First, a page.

Kansas loses 35-13 at Texas, Big 12 winless streak hits 26

11/02/2013 4:22 PM

11/02/2013 8:57 PM

For four years, Kansas has managed to turn losing football games into a form of performance art. Maybe the Jayhawks are just wandering in Big 12 football purgatory, an existence defined by a certain inevitability. Your worst fears will come true. Despair will linger. Week after week after week.

No matter what happens, no matter how well Kansas plays, no matter how close a breakthrough seems, the moment is coming.

On Saturday afternoon, a picturesque fall day for football in the heart of Texas, the moment included a quarterback falling to the turf, a ball squirting out, and a 40-yard fumble return for a touchdown.

“All the momentum in the game changed in one play,” KU coach Charlie Weis would say. “And that was it.”

These are the kind of things that Kansas fans have witnessed for the last four years, the kind of momentum-changing plays that persisted in the Jayhawks’ 35-13 loss to Texas at Royal-Memorial Stadium.

Trailing 14-6 with 6:37 left in the third quarter, Kansas took over possession at the Longhorns’ 46. Then Texas’ pass rush blew up the KU offensive line. Jake Heaps was buried by Cedric Reed. And Texas’ Chris Whaley picked up the loose ball and ran for a score.

“I tried to get out of there and didn’t secure the ball,” Heaps said. “I didn’t have two hands on the ball, and you can’t do that versus good teams like that, because things like that will happen.”

Things like that tend to happen to Kansas.

The floodgates opened — Texas scored 21 unanswered points — and Kansas was doomed to its 26th straight conference loss, falling to 2-6 overall and 0-5 in the Big 12. KU is three losses shy of Baylor’s record for Big 12 futility.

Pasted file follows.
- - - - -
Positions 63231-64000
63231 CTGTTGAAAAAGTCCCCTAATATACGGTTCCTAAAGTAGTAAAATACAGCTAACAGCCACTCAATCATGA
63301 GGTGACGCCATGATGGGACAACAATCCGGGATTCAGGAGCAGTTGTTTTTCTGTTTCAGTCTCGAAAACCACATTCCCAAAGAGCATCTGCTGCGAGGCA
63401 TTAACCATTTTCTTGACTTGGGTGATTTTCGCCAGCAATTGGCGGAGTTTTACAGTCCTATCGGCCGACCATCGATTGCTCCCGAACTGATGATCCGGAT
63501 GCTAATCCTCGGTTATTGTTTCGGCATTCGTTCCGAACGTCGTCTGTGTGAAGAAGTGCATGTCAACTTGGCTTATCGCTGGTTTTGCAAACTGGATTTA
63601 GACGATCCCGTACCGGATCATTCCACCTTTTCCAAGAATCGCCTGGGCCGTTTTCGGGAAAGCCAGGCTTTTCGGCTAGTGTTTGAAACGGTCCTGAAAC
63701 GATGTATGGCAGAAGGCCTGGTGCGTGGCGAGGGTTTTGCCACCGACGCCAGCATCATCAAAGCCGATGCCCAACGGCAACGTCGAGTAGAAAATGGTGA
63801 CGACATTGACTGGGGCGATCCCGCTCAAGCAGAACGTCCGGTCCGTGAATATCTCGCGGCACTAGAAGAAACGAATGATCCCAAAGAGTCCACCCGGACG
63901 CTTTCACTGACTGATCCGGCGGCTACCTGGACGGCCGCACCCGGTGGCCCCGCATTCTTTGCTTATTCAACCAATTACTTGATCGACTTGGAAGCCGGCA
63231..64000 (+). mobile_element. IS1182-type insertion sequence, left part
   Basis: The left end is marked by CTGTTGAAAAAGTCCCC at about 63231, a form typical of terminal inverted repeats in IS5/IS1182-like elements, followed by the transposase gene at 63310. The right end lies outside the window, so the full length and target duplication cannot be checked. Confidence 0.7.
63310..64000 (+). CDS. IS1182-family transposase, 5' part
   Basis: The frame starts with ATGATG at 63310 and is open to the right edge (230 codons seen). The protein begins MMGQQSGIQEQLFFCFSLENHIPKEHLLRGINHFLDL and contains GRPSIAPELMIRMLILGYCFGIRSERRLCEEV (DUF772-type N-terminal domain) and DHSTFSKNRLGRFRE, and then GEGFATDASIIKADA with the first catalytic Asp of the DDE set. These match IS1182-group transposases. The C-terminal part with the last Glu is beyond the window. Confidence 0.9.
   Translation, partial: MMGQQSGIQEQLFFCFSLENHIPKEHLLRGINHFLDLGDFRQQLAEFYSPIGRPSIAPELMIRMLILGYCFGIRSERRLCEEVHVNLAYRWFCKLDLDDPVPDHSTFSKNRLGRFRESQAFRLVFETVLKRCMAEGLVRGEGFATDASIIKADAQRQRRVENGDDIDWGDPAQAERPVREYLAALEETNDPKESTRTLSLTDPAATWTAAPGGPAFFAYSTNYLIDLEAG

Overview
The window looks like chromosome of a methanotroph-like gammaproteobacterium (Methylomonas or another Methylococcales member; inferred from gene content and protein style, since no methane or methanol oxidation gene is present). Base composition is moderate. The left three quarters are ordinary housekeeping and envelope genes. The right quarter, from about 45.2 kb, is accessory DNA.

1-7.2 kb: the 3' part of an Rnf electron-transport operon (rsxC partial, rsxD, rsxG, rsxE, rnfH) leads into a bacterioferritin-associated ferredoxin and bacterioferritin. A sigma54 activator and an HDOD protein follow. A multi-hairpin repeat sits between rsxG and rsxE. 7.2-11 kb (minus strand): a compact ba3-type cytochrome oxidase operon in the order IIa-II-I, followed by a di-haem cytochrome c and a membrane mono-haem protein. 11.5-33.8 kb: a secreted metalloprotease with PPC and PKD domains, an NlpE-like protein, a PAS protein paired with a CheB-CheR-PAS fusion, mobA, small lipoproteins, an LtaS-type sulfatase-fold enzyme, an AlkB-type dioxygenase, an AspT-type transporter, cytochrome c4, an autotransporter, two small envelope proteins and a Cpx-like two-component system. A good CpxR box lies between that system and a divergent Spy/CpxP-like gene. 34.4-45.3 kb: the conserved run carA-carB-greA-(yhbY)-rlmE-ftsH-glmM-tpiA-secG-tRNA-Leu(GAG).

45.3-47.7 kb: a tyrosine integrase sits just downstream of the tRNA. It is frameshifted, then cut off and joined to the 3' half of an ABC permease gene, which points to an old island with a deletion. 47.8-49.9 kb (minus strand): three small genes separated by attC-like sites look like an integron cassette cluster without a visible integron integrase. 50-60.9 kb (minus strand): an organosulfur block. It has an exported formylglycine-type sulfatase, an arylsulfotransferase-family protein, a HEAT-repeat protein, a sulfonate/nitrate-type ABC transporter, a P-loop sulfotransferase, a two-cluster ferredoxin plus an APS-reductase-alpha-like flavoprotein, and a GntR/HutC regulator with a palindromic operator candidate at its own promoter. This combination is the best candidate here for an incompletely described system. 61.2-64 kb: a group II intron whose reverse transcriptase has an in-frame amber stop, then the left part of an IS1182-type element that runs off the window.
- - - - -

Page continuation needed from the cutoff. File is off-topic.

The fact that Kansas hung with first-place Texas, 6-2 and 5-0 in the Big 12, in their own house provided little in the category of moral victories.

“We’ve got four games (left),” Heaps said, “and despite everything else, we have to go 4-0 to make a bowl game. A bowl game is still possible.”

For another week, the formula had a painful sameness: The Kansas defense, which shook off last week’s 59-14 loss to Baylor, kept the game close for nearly three quarters.

Linebacker Ben Heeney (nine tackles) returned after missing two games because of a knee injury. Safety Isaiah Johnson picked off Texas quarterback Case McCoy twice. KU held the Texas offense to just 14 points for the first 44 minutes of the game.

But in a larger sense, the Kansas defense has been relegated to tight-rope walker status: If the defense isn’t perfect, the fall can be brutal.

“Sometimes our offense can get it going,” Heeney said, “but especially on days when the offense can’t get anything going, we definitely feel like our margin for error is very minimal.”

For the second straight week, Weis juggled Heaps and true freshman quarterback Montell Cozart. Heaps was five of seven passing for 64 yards in the first quarter, but after an early scoring chance was spoiled by a missed field goal from kicker Matthew Wyman, Weis went to Cozart at the beginning of the second quarter.

“That’s not so early,” Weis said, “and we had scored three points.”

Cozart, who rushed four times for 34 yards, tacked on a late touchdown on the ground. He attempted just one pass — though Weis was adamant after the game that he’s not afraid to use Cozart in the passing game.

“We have no qualms with him throwing the ball at this point,” Weis said.

Still, before the late touchdown, the offense could only manage two field goals from senior Ron Doherty, who replaced Wyman after the early miss.

The Jayhawks have lost five straight, and they’ll stay on the road next week at Oklahoma State, a place where Kansas hasn’t won since 2007.

“As long as we kept the game in the 20s, we’d have a chance to win,” Weis said. “And that’s basically how the game goes. Our margin of error is very small, so when you give up one game-changing play… you’re fighting a little bit of an uphill battle.”

Videos

Join the Discussion

The Kansas City Star is pleased to provide this opportunity to share information, experiences and observations about what's in the news. Some of the comments may be reprinted elsewhere on the site or in the newspaper. We encourage lively, open debate on the issues of the day, and ask that you refrain from profanity, hate speech, personal comments and remarks that are off point. Thank you for taking the time to offer your thoughts.

Terms of Service